As Stephen Lamble said in News as it happens: An Introduction to Journalism, “a journalist’s central function is to seek the truth and pass it on to their community”. Press freedom, freedom on the public sphere, transparency, accuracy and full disclosure are key to a journalist’s belief system. When dealing with ethical issues though, there is an inherent conflict between these beliefs and the need to do no harm. There is the responsibility of the journalist to be sensitive and to report on the issue in a way that would be beneficial to the public. This conflict is a difficult one for all journalists but there are ways to report effectively on suicide.
In the past, there was almost a double standard in how journalists reported on suicide. When the deceased person was an ordinary member of the public, journalists would only refer to suicide as “no suspicious circumstances”. But if a celebrity or someone noteworthy had died, the media would sensationalise the incident often to the point of indecency. This inconsistency resulted in journalists being hated by the public for their coverage. It also increased rates of suicide.
The media’s influence on suicide rates is called the Werther Effect. In 1774, Johann Wolfgang von Goethe published his novel, The Sorrows of Young Werther. The plot centred on a young man who falls in love with a woman who doesn’t return his feelings. He is heartbroken and commits suicide. This novel was widely popular and as Erlangsen said in Media reporting on suicide: Challenges and Opportunities, “following the book’s publication, an epidemic of suicides was reported among young men. In some cases they used the same method of suicide or had the book placed near them.” This scenario extends towards the media as well. According to Pirkis and Blood, “there is an association between non-fictional media portrayal of suicide and actual suicide.” Although there is this risk, journalists still need to cover suicide cases because it is newsworthy and in the public interest.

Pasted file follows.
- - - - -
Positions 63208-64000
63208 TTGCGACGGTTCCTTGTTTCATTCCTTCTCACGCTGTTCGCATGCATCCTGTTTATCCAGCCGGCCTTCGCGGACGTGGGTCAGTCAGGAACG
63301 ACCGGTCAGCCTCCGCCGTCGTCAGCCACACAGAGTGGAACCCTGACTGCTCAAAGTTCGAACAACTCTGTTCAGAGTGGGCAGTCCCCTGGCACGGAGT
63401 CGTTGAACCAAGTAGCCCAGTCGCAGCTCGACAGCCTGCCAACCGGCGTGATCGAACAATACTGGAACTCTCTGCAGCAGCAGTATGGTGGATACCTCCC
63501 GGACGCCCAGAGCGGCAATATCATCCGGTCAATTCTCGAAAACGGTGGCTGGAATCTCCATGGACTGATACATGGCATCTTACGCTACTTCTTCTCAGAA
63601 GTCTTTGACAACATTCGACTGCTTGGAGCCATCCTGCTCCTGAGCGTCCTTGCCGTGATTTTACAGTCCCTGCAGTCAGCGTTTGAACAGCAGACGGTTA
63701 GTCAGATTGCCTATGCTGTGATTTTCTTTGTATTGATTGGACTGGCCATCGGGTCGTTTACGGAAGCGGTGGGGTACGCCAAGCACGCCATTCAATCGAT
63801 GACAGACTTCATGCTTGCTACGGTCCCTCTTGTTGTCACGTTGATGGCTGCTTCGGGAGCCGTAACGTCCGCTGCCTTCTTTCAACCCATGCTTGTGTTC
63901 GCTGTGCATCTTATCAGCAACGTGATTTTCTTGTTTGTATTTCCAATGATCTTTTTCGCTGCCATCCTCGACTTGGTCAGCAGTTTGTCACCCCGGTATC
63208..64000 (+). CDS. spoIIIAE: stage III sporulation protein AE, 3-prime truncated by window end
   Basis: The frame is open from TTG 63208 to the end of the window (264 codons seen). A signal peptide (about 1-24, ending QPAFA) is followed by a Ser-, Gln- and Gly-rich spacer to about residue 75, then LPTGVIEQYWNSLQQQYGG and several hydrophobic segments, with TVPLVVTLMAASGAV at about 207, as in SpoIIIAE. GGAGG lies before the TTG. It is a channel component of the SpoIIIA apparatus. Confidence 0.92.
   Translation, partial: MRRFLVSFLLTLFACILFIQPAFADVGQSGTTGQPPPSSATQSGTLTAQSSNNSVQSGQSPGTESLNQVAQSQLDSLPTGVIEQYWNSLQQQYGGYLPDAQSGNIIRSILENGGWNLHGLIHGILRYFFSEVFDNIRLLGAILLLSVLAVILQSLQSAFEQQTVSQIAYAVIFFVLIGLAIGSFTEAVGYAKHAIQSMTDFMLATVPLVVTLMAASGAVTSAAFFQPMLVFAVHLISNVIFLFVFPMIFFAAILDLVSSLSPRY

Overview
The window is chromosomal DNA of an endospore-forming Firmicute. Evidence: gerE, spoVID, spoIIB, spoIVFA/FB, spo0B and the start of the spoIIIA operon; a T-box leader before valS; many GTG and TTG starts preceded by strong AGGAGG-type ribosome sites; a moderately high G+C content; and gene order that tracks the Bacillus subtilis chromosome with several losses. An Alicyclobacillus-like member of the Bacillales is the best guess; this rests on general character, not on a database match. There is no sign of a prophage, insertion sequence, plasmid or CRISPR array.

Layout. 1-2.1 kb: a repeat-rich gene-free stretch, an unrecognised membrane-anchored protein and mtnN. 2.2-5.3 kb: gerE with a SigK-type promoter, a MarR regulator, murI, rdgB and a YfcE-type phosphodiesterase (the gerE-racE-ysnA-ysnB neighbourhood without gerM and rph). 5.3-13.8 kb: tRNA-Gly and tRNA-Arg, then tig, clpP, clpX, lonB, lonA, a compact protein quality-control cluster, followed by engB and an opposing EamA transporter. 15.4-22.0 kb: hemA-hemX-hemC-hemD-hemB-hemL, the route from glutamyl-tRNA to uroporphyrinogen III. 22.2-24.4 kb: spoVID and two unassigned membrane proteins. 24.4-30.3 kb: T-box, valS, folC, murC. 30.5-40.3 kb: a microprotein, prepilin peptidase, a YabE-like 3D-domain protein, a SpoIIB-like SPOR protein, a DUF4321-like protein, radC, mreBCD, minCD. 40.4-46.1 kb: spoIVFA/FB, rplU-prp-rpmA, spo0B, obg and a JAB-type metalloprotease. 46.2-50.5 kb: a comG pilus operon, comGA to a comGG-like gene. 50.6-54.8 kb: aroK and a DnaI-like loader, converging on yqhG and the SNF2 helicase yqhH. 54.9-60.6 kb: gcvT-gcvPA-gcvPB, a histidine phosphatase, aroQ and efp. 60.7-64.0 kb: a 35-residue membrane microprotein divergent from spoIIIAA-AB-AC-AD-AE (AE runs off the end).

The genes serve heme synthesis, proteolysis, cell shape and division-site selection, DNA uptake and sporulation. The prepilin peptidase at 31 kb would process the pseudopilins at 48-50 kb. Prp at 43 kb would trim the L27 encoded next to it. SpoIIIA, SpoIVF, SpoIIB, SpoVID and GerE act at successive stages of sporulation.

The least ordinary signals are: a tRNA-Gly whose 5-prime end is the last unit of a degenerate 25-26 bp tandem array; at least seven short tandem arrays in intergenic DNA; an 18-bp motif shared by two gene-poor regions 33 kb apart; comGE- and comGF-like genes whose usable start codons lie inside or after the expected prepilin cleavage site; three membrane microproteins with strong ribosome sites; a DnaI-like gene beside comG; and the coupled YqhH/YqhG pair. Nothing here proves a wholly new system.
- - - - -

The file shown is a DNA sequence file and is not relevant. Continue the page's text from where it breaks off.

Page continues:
The health industry realised speaking about suicide as a public health issue could potentially stem the ‘epidemic’ and discourage ‘copy-cat’ behaviour. They realised the public was not understanding the warning signs and was unaware of support services. They knew the media could be a platform to inform people of the issue. According to the Australian Bureau of Statistics, “the age-standardised suicide rate in 2010 was 10.5 deaths per 100,000 population, a decrease from the 12.7 deaths per 100,000 population recorded in 2001.” This decrease coincides with changes made by the Australian government on how the media reports on suicide.
In 2002, Mindframe National Media Initiative released the Australian Guidelines for Reporting Suicide. These guidelines have provided a basis for how and when journalists should report on suicide. According to Mindframe, “reporting that focuses on suicide as a health and community issue helps to increase community awareness and decrease stigma.” As such, the list of guidelines state:
- Do not give undue prominence to reports on suicide
- Avoid repeated coverage of suicides